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Re: st: About taking log on zero values


From   Austin Nichols <austinnichols@gmail.com>
To   "statalist@hsphsun2.harvard.edu" <statalist@hsphsun2.harvard.edu>
Subject   Re: st: About taking log on zero values
Date   Thu, 20 Feb 2014 07:18:40 -0500

Sebastian Say <sebastian.statalist@gmail.com>

Sorry, that should be addressed to
Sebastian Say, Alfonso, Jeph, Maarten, and Nick (not just Alfonso):

On Thu, Feb 20, 2014 at 7:16 AM, Austin Nichols <austinnichols@gmail.com> wrote:
>  Alfonso:
>
>  Whether sales=0 means
> "literally nothing" or "so small that it could not be detected"
> you can't do any of the things suggested without introducing bias.
> In the former case, you must run separate models for cases with and
> without sales (or fully interact by a dummy variable nosales) while in
> the latter case you must multiply impute sales using a sensible model,
> not simply add a constant.
>
>
> On Thu, Feb 20, 2014 at 4:57 AM, Maarten Buis <maartenlbuis@gmail.com> wrote:
>> One option you could also consider is that you treat the value 0 as
>> special which needs its own effect. This depends whether 0 means
>> "literaly nothing" or "so small that it could not be detected". In the
>> former case you would often want to treat the value 0 as qualitatively
>> different, while in the later case adding a small but not too small
>> number to the 0 values could be justified.
>>
>> In case that you would want to treat the value 0 as qualititively
>> different, then I would do something like this:
>>
>> gen byte nosales = (sales == 0) if sales < .
>> gen logsales = ln(sales)
>> sum logsales, meanonly
>> replace logsales = r(min) if nosales == 1
>> reg y x1 x2 logsales nosales
>>
>> In that case the coefficient for logsales can be interpreted as
>> before, but refers only to sales > 0. The coefficient for nosales
>> represents the difference in expected value of y between those units
>> with no sales at all and those units with the smallest non-zero sales.
>>
>> Hope this helps,
>> Maarten
>>
>>
>> On Wed, Feb 19, 2014 at 9:11 PM, Nick Cox <njcoxstata@gmail.com> wrote:
>>> Stata would ignore numeric missings in anything like a regression calculation.
>>>
>>> That applies also to missings that result from calculating log(0).
>>>
>>> Changing values of 0 to values to 1 so that you can take logarithms is
>>> not something I would call "usual practice". It is, I suspect,
>>> regarded differently by different people on a spectrum from unethical
>>> and incorrect to an acceptable fudge, depending partly on the rest of
>>> the data and what you are doing with them.
>>>
>>> An incomplete list of things to think about:
>>>
>>> 0. If values of 1 occur otherwise, you have created an inconsistency.
>>> If values between 0 and 1 occur otherwise, you have created a bigger
>>> one. Applying log(x + 1) consistently solves this problem only by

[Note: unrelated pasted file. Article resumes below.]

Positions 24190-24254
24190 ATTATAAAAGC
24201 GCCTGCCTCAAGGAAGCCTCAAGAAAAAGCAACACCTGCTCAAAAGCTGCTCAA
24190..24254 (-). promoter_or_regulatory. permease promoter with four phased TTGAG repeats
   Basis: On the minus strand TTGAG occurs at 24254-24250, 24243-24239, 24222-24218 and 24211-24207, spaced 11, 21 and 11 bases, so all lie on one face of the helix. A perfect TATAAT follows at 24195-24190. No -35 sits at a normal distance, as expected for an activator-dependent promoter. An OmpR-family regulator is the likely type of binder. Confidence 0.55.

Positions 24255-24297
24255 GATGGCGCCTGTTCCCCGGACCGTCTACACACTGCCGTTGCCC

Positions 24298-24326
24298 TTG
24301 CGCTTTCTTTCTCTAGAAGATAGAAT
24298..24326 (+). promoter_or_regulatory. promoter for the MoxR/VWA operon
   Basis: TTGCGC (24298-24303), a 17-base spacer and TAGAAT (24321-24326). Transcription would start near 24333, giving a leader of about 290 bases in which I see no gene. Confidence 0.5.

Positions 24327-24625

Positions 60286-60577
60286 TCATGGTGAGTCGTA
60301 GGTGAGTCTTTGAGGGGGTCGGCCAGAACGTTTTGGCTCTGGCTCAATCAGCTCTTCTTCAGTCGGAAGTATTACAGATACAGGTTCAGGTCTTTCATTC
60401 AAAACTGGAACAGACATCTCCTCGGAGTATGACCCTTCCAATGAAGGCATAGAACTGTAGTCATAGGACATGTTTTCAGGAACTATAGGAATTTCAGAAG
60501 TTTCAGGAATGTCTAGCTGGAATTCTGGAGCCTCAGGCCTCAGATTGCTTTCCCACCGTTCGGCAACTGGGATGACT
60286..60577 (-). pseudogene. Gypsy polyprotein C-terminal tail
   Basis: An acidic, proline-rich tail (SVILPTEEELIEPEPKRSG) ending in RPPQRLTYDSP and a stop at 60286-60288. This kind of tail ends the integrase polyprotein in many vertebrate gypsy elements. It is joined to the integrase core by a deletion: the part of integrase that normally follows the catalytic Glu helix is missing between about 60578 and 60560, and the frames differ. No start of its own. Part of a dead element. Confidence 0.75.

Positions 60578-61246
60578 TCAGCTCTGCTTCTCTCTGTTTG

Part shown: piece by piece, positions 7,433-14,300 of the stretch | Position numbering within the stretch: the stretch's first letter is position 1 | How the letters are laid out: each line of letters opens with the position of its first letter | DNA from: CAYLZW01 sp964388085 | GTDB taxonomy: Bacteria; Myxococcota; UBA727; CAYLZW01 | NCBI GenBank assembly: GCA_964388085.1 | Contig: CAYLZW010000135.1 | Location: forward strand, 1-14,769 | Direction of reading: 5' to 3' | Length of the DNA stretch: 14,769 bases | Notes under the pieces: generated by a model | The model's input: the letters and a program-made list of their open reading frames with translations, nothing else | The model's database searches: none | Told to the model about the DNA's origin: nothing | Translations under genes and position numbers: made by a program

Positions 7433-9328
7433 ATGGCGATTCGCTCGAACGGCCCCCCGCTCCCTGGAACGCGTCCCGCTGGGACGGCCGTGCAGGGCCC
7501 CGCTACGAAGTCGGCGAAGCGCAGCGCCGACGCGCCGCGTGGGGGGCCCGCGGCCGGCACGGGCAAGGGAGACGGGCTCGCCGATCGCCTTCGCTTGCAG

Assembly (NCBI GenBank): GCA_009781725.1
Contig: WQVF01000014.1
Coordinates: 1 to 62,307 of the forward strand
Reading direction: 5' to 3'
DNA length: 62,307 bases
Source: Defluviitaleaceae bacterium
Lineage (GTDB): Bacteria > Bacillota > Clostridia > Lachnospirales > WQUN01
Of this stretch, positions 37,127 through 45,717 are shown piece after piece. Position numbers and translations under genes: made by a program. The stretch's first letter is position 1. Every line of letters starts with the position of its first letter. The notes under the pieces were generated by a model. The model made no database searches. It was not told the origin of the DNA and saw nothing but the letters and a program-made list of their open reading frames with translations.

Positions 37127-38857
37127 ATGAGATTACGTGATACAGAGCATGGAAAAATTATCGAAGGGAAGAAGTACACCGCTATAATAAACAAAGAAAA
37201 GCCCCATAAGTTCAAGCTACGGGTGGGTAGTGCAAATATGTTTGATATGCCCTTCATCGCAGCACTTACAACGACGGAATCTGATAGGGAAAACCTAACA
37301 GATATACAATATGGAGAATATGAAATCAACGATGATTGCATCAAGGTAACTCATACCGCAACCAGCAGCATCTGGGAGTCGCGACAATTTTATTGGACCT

>>> creating another. Applying log(x + 1) and pretending that it is really
>>> applying log(x) is not widely accepted.
>>>
>>> 1. If 0 really means what it says, changing it to 1 is a
>>> falsification. Whether you can put a spin on it as an acceptable or
>>> necessary falsification is an open question.
>>>
>>> 2. If 0 really means "small but not detected", changing it to e.g.
>>> half smallest observable value is sometimes an accepted or acceptable
>>> modification.
>>>
>>> 3. Replacing log(0) with log(1) is not, necessarily, even a small and
>>> conservative modification. If apart from the values of 0 values range
>>> from e3 to e6 then after logging you have 0 and otherwise a range of 3
>>> to 6. You may have _created_ a bundle of outliers that will dominate
>>> analyses.
>>>
>>> 4. Doing something about 0s is only necessary with logarithmic
>>> transformation. If you have 0s in the response, you can leave them and
>>> use a logarithmic link. That won't necessarily be a good model, but
>>> using a logarithmic link doesn't require positive values in the
>>> response, only that the mean function be always positive. (This
>>> doesn't apply in your case as the variable in question is a
>>> predictor.)
>>>
>>> 5. There are usually alternatives, such as transformations other than
>>> logarithms.
>>>
>>> 6. I wouldn't do anything without considering some kind of sensitivity
>>> analysis, i.e. a consideration of how much difference an arbitrary
>>> treatment of zeros makes.
>>>
>>> 7. There is often an argument that implies that the observations with
>>> zeros don't belong any way.
>>>
>>> (I have generalised your question, but suspect that zero values for
>>> sales usually mean exactly what they say.)
>>>
>>> Nick
>>> njcoxstata@gmail.com
>>>
>>> On 19 February 2014 19:44, Sebastian Say
>>> <sebastian.statalist@gmail.com> wrote [edited]
>>>
>>>> My question is about how Stata treats a log-transformed variable
>>>> that draws upon an original variable that contains zero.
>>>>
>>>> In my dataset, I have firm sales data but some of them have values of zero. I
>>>> created a logsales variable and noticed that those with zeros are
>>>> indicated as a "."
>>>>
>>>> I plan to run a regression, e.g.
>>>>
>>>> reg y x1 x2 logsales
>>>>
>>>> My question is, how would Stata treat these "." if I do not remove them?
>>>>
>>>> Technically the "." should be undefined.
>>>>
>>>> I've read some papers and they usually put a 1 for those sales data
>>>> with zeros in them. Is this a usual practice?
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>>
>>
>>
>> --
>> ---------------------------------
>> Maarten L. Buis
>> WZB
>> Reichpietschufer 50
>> 10785 Berlin
>> Germany
>>
>> http://www.maartenbuis.nl
>> ---------------------------------
>> *
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